The field of Connectomics studies the reconstruction and connectivity of neurons. So far, only electron microscopy (EM) methods are able to image neural tissue with a resolution high enough to resolve connectivity on a synaptic level. This results in large amounts of data, requiring automated methods in order to be processed in a reasonable amount of time. In order to acquire a full connectivity diagram we need to solve two main problems: First, the neurons have to be segmented to reconstruct their morphology. Second, synaptic connections between neurons have to be identified, since neuron morphology does not provide enough information to estimate connectivity.
The segmentation of neurons has received considerable attention by the computer vision community, for recent methods see[3, 6]
. Automated synapse detection methods also have seen progress, for instance in, automatically identified synapses allow the analysis of different neuron cell types. Most of the proposed methods identify synaptic sites [1, 5, 10, 11, 12]. For the overall goal of reconstructing the connectome, however, it is necessary to additionally identify the pre- and postsynaptic partners. In mouse, zebrafish or zebra finch a synaptic site usually has only one pre- and postsynaptic partner, whereas in insects such as Drosophila melanogaster, synapses form one-to-many or connections which are called polyadic synapses (for an example, see Fig. 1 a and b).
To identify partners in one-to-one synapses, a common strategy is to first identify contact sites of neuronal segments to extract a set of potential synaptic partners, and second to collect features for them which are then handed over to a classifier to decide if a given candidate is valid[2, 14].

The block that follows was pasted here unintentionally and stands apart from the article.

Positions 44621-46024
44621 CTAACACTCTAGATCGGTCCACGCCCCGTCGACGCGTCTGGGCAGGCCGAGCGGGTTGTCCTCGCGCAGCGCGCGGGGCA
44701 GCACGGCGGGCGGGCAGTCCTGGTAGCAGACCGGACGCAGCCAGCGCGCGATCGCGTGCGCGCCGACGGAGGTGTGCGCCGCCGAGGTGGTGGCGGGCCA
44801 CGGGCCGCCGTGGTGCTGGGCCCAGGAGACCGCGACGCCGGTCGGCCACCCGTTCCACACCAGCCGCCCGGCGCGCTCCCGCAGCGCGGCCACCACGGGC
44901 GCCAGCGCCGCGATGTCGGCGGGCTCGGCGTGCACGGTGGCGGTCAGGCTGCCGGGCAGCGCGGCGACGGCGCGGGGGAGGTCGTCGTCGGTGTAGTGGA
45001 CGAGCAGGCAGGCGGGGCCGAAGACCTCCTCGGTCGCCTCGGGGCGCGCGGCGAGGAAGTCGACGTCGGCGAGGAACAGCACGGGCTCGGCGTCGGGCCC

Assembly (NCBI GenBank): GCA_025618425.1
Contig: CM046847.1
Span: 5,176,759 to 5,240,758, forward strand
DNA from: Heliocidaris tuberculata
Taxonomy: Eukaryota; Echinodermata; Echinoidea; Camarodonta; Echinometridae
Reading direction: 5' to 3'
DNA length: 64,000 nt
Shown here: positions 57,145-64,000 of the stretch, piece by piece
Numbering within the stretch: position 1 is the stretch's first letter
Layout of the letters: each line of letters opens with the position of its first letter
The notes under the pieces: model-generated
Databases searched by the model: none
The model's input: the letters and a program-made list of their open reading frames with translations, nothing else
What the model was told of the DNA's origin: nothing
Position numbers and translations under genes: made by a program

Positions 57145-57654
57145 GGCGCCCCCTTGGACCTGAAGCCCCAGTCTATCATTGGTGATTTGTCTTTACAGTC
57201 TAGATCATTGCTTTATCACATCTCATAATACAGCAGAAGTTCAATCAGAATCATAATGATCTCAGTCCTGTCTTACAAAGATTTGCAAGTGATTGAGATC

In , a similar strategy is used to detect synaptic partners in polyadic synapses found in insects. Specific changes are required to make the method applicable. For instance, while a vesicle cloud is quite indicative for a presynaptic site in song bird , the Drosophila melanogaster
presynaptic site includes a characteristic T-shaped appearance (called T-bar). In a first step, a convolutional neural network is trained to detect T-bars. Subsequent partner prediction is constrained to those identified locations. This method was shown to perform well on isotropic data.
However, for anisotropic datasets, the task of automatically detecting presynaptic locations is potentially harder. The only currently proposed method to detect synaptic partners in anisotropic datasets with polyadic synapses by 
requires the neuron segmentation as well as predicted synapse locations. Based on these, the method identifies a set of potential synaptic partners. Then unary and pairwise factors are assigned to all candidate pairs and an Integer Linear Program (ILP) is solved to select correct synaptic partners.
A common approach for synaptic partner detection is to first identify potential pre- and postsynaptic point locations while the correct pairing of candidate sites is performed in a second, separate step [2, 9, 14]. We here propose a method for synaptic partner prediction that fuses these two, formerly independent steps, into one. We achieve this reduction by formulating the problem as a classification task on the space of directed edges between voxels. An advantage of this approach is that potential pre- or postsynaptic sites are only classified as such if there is evidence for a corresponding partner. The proposed representation also allows us to learn from synaptic point annotations only, since we do not rely on labeled synaptic features, such as synaptic clefts or vesicle clouds.
In the following subsections, we describe how we 1) represent neuron connectivity directed long-range edges, 2) train a U-Net to classify those edges, and 3) post-process the U-Net output to directly obtain synaptic partners.
2.1 Directed edges for synaptic partner representation
In order to constrain the learning problem we fuse synaptic site detection and partner identification in a single step. To this end we consider a directed graph , where each voxel is represented as a vertex and we encode relations between voxels as the directed edges .